Our vigil began. We waited. And waited. And waited. And waited. And then we waited some more. Occasionally we would see some birds.

Who knew that Lesser Antillean Pewees eat lizards?

But mostly we waited, occasionally hearing parrots calling from the aviary. A couple of times the gate opened which was exciting at the time, as we had been waiting. Once, it was to let a car out with some of the aviary workers and once it was because one of them was going jogging. Then, our vigil continued.

Suddenly, we heard the raucous yells of a parrot from the opposite direction of the gate. We were immediately alert and both of us saw a dark shape hurtling above the canopy in the direction of the aviary. We saw a Puerto Rican Parrot! Well, probably. We much more heard a Puerto Rican Parrot and saw a dark, bird-shaped, thing fly overhead.  We waited some more.

While we waited some more we began to discuss leaving. After all, that bird flying in might have been it and it was getting late and we were hungry and had a long walk followed by a long drive before we could eat. Then we heard another bird. And then we saw it. This second parrot flew through the trees instead of over them and it STOPPED DIRECTLY OVERHEAD! GREAT AUDUBON’S GHOST! THAT’S AMAZING!!!

Yes, it was covered in scientific detritus but it was still a free-flying Puerto Rican Parrot that we could see!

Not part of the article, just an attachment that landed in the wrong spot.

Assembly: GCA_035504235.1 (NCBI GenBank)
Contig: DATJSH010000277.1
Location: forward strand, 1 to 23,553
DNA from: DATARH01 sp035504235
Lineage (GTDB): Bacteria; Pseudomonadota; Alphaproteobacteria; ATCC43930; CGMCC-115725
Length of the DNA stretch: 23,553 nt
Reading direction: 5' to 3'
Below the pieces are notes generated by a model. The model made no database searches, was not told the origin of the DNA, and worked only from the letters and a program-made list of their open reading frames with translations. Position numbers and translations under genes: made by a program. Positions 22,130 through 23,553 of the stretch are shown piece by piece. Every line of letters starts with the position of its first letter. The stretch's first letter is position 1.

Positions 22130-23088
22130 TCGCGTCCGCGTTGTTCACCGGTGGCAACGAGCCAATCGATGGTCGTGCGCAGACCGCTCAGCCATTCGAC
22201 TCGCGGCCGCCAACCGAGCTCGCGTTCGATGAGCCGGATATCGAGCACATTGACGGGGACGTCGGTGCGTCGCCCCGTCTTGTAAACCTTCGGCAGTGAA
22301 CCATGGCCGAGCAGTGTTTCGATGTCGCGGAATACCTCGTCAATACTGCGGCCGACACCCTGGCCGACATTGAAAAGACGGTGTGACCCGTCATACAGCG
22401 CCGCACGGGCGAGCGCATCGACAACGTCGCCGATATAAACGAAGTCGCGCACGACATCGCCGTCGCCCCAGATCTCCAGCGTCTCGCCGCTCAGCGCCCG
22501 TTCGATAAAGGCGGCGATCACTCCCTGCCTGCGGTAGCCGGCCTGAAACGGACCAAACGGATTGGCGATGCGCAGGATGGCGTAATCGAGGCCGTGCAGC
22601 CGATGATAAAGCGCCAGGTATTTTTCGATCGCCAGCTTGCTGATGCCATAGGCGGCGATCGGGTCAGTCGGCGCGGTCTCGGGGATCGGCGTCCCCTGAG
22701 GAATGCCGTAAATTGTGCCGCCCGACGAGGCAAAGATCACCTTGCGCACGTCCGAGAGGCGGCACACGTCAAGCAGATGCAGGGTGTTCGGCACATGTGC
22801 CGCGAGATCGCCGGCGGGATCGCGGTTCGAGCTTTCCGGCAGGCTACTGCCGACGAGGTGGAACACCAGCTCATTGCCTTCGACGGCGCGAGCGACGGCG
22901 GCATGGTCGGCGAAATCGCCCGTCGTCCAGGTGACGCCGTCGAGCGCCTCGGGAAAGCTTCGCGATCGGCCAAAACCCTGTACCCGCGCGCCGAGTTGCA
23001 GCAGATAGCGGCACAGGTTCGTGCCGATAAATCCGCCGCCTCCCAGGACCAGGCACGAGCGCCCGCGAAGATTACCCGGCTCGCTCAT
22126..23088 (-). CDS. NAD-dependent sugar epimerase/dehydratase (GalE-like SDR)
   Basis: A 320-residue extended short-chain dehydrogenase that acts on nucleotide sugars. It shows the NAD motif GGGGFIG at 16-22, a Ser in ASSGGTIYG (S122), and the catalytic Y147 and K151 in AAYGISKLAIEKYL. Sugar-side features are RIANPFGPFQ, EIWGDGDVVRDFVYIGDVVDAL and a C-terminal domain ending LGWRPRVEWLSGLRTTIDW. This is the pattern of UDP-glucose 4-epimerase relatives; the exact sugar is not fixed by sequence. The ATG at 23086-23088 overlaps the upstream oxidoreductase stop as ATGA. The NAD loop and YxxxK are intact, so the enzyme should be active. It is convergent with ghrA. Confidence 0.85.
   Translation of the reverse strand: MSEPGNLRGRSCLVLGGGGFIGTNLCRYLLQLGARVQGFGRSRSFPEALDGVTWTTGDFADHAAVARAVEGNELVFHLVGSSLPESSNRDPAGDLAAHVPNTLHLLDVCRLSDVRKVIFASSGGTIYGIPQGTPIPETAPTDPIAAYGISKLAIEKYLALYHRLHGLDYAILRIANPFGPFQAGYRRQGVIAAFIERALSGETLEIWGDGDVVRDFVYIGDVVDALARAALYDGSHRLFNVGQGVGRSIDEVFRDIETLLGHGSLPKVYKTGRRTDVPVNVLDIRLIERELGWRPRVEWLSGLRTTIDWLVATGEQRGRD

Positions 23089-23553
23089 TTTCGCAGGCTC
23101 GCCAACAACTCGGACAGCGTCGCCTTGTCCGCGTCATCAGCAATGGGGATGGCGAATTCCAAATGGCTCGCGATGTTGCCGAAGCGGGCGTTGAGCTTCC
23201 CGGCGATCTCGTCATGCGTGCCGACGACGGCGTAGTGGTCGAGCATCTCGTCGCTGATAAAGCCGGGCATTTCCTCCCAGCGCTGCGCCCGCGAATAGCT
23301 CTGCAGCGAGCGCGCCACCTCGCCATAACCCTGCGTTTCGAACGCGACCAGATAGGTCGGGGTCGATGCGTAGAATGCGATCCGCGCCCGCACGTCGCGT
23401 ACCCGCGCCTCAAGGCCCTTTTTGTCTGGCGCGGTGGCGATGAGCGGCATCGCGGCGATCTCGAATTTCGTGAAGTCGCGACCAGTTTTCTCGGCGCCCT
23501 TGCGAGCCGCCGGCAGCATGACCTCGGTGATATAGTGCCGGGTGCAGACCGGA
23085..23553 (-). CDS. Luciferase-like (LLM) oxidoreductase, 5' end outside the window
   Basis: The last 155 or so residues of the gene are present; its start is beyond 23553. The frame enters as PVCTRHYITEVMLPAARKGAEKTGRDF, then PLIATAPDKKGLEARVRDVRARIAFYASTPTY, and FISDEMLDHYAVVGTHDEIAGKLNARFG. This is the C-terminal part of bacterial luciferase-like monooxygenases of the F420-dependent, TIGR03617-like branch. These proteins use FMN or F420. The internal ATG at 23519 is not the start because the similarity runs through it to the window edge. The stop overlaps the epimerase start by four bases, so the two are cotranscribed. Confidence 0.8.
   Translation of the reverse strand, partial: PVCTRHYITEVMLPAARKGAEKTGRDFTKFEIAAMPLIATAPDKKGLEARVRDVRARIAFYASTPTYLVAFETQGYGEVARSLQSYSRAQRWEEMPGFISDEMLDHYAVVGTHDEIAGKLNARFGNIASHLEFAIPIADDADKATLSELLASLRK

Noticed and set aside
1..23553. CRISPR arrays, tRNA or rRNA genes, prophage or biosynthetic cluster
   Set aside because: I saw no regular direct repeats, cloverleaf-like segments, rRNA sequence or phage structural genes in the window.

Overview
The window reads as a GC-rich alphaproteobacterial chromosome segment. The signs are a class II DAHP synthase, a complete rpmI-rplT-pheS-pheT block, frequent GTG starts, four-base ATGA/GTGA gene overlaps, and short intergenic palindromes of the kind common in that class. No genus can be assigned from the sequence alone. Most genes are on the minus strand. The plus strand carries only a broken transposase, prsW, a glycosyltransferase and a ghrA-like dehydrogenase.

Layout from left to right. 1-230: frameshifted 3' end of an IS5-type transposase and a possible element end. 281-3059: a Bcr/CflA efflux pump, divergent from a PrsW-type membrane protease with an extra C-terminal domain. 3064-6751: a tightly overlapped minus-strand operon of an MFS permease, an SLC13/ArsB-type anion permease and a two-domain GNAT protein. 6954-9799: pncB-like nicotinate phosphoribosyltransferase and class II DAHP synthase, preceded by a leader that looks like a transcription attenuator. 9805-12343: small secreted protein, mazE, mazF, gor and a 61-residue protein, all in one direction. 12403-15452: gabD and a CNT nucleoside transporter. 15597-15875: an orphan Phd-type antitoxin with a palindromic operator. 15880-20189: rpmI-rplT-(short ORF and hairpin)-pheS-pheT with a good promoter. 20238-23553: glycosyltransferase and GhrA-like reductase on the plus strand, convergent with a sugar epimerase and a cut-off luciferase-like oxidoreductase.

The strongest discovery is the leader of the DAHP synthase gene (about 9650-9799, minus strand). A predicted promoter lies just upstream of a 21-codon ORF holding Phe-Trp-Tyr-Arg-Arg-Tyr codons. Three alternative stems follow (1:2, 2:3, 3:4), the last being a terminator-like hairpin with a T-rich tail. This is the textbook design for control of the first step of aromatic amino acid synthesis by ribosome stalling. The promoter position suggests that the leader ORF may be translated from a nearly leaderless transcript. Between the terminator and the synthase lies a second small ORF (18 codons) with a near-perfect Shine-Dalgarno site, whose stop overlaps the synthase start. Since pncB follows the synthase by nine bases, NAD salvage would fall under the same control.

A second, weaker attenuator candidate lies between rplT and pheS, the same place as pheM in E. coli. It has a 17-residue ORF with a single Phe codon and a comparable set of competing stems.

We stared through binoculars and I released my scope from its perch on the tripod and handheld some digiscoped shots at an angle too high for my straight-through scope to handle on the tripod. Then we stared some more at the bird that seemed in no rush to go anywhere and at least mildly curious in the gibbering apes beneath it.

It was amazing, it was awesome, it was astounding! This bird stopped directly above us as if it were a gift from the birding gods. We drank it in until it, eventually, flew on to the aviary.

With huge grins on our faces we walked back to the car, hardly paying attention to anything but the feeling that we had just managed to see a Critically Endangered species and we had managed to see it well.

And, as icing on the cake, we heard and saw a Puerto Rican Screech Owl about an hour later to finish our endemic sweep!

When Hurricane Maria passed through and devastated Puerto Rico the parrots rode out the storm inside their hurricane-proof shelter. Unfortunately, of the three areas with free-flying Puerto Rican Parrots at least one, El Yunque, was horribly damaged. One way you can help all of the species effected by the hurricanes in the Caribbean this year is to donate to Birds Caribbean.

Written by Corey
Corey is a New Yorker who lived most of his life in upstate New York but has lived in Queens since 2008. He's only been birding since 2005 but has garnered a respectable life list by birding whenever he wasn't working as a union representative or spending time with his family. He lives in Forest Hills with Daisy and Desmond Shearwater. His bird photographs have appeared on the Today Show, in Birding, Living Bird Magazine, Bird Watcher's Digest, and many other fine publications. He is also the author of the American Birding Association Field Guide to the Birds of New York.